It’s followed by Aparajito, in which a now adolescent Apu (Smaran Ghosal) is doing well in school and is living in the city, though there is trouble at home as his father (Kanu Banerjee) is not well, and the family becomes much smaller. He excels at school, but that means spending more time away from his mom. In the final installment, here titled Apur Sansar, but also known as The World of Apu, Apu (Soumitra Chatterjee), faces marriage, and also death.
Shot on a shoe-string budget, what may be most fascinating for Westerners is a peak into Indian life. The film shows the progress of a country boy adjusting to education and a big city life, it paints a world that may be unknown to westerns, even if the trappings are familiar. Satyajit Ray is known as a great humanist filmmaker and this label rings true as you watch and empathize with this family’s struggle to stay together while also growing. It is a hopeful saga, although one that features a lot of death and despair. It is about growing up and accepting the possibilities. It becomes about life, but where some might compare it to something like Richard Linklater’s Boyhood, that doesn’t have the same focus as this as we see characters evolving in more concrete ways. The series is a journey with a strong vision of a boy becoming a man and a father. It’s essential viewing.
Criterion’s release of the trilogy comes after long work repairing the original negative. Once thought completely destroyed, Criterion worked with what remained of the original material, and though flaws are evident throughout (especially, as is often the case, during crossfades) their work here is a miracle. Considering the original elements were thought lost for good, this is a masterpiece of reconstruction. The films are presented in their original aspect ratio (1.33:1) and in 1.0 monaural sound.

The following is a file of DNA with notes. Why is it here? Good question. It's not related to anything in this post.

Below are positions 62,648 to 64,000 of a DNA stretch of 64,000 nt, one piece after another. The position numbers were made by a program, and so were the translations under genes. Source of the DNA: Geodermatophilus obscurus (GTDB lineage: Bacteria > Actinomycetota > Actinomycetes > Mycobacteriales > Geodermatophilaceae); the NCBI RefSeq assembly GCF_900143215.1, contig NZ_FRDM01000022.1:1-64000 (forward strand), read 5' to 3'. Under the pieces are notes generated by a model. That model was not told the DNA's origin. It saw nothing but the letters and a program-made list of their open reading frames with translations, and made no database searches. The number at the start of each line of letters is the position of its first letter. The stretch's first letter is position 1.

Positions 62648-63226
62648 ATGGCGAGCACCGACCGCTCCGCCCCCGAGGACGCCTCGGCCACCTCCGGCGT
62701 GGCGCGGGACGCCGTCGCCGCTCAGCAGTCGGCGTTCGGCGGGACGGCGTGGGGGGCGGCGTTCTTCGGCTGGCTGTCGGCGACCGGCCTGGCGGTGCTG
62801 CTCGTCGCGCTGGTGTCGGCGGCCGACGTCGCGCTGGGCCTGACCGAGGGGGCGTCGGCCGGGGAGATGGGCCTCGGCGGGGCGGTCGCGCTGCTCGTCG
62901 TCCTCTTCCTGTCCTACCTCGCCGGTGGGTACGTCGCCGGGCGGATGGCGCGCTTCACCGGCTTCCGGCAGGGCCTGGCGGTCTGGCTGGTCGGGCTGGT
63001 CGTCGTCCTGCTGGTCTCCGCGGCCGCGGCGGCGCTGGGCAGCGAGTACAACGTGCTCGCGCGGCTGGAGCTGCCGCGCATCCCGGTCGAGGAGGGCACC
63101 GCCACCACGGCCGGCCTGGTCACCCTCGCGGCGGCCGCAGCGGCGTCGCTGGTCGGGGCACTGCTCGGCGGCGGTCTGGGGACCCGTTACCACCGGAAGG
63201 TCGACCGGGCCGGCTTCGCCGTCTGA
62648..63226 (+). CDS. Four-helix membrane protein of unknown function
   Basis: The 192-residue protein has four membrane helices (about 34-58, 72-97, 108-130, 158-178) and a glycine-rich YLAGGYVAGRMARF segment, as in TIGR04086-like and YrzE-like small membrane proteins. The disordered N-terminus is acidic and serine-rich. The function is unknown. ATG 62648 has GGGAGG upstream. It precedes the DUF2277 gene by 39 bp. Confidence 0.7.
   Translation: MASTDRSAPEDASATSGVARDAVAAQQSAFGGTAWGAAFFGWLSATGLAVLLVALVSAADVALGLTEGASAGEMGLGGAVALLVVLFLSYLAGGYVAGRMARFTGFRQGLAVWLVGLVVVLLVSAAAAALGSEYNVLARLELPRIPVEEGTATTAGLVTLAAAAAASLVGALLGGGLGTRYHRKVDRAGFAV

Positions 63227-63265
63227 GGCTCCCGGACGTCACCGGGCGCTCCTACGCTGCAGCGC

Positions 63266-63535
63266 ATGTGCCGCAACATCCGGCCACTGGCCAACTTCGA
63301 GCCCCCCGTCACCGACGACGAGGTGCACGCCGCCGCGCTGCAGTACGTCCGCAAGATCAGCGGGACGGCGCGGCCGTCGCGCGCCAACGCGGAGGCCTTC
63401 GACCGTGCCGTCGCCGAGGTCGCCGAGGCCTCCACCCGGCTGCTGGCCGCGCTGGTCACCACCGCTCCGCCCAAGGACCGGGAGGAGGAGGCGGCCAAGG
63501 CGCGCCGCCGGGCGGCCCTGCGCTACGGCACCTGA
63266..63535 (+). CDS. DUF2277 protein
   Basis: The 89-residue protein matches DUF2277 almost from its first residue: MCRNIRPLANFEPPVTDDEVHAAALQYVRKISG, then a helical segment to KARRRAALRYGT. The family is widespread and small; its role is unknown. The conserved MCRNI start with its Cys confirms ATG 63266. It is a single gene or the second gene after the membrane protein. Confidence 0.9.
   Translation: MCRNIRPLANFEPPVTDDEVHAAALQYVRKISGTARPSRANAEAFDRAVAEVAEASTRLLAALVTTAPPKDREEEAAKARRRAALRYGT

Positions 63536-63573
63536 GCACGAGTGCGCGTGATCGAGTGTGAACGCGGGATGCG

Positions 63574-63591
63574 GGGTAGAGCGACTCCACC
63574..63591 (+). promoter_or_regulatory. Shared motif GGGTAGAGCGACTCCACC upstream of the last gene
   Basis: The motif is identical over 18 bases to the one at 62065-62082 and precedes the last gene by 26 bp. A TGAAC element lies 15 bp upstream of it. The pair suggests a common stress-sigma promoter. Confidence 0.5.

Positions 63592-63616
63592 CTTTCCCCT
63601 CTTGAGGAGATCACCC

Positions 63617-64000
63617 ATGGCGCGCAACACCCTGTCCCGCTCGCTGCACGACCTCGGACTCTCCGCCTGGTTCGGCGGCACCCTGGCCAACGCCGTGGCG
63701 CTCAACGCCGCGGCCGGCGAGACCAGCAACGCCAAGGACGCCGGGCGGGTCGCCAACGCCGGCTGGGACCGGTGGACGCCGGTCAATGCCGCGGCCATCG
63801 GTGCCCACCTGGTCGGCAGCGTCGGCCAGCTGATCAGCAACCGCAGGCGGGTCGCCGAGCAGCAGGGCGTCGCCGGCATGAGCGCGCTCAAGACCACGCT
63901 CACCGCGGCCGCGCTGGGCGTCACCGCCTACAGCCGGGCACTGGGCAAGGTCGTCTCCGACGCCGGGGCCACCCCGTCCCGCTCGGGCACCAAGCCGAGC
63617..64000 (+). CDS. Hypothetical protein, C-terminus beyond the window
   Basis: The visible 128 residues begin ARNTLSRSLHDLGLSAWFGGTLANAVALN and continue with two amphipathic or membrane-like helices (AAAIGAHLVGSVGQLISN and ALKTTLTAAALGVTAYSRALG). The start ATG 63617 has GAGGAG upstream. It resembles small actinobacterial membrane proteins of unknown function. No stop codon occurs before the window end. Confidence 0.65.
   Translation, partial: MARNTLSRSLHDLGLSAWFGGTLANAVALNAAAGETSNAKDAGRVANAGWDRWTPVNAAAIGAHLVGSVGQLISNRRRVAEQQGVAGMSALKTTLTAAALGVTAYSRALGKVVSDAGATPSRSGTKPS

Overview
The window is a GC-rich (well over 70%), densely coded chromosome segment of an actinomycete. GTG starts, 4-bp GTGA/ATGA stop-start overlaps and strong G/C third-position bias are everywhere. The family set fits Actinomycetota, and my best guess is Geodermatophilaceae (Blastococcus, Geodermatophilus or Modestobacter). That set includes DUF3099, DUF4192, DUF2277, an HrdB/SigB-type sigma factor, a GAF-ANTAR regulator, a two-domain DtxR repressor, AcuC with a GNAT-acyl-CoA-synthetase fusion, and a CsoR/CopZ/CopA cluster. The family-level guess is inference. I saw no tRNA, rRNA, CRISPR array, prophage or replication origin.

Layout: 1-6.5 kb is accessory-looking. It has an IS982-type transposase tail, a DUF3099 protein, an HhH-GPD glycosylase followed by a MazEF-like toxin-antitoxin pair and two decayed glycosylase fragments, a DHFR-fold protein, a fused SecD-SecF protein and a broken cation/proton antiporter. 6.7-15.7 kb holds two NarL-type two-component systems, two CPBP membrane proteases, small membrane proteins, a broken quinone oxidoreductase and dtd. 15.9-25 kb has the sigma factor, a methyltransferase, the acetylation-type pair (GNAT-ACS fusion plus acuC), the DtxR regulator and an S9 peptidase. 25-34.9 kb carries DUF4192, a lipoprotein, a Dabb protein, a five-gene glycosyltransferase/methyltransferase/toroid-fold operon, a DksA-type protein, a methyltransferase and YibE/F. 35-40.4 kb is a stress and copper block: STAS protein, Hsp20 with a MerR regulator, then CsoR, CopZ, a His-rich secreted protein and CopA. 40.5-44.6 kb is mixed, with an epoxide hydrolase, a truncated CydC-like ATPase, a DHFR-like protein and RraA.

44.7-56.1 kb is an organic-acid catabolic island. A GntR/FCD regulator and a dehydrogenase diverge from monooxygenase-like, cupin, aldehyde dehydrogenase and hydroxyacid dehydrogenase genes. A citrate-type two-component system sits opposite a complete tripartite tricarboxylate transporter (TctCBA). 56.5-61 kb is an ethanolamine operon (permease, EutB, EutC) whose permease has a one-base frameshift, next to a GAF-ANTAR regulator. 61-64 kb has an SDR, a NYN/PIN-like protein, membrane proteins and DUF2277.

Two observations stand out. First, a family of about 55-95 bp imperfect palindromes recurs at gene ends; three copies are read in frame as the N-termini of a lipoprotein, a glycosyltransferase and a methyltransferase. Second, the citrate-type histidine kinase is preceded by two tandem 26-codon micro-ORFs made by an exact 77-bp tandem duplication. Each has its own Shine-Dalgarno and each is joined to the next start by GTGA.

Extras on Pather Panchali kick off with “A Long Time on the Little Road” which offers an audio transcript of Ray reading his article on making the movie (15 min.). It’s followed by an interview with Soumitra Chatterjee (7 min.) – which was done in 2013, showing how long this project has been in gestation – who plays the adult Apu and was a Ray regular, and talks about the first film exclusively. Shampa Srivastava, who plays Durga is also interviewed (16 min.), as is camera operator Soumendu Roy (13 min.), while composer Ravi Shankar talks about his involvement in the series in Apu-centric clips from documentary The Song of the Little Road (6 min.).
Aparajito offers “The Small Details.” which has film writer Ujjal Chakraborty talking about the film (11 min.), and he goes in depth on some of the cultural signifiers and Ray’s methods. “A Conversation with Satyajit Ray, 1958” (15 min.) excerpts an interview conducted with the director, while “Making The Apu Trilogy” is an video essay by Ray biographer Andrew Robinson (38 min.) that goes in depth on how the film came together and how it was made. Then there’s “The Creative Person” (29 min.) a 1967 documentary on Ray and his working process.
For Apur Sansar, there’s a 15 minute interview with Soumitra Chatterjee (Apu) and costar Sharmila Tagore (who plays his wife Aparna), “The Apu Trilogy: A Closer Look” (44 min.), investigates the filmmaking of the series. There’s also a clip of Ray receiving his honorary Oscar (3 min.), which is given to him by Audrey Hepburn, while finally there’s an in depth look at the restoration process (13 min.), which highlights how miraculous this restoration was.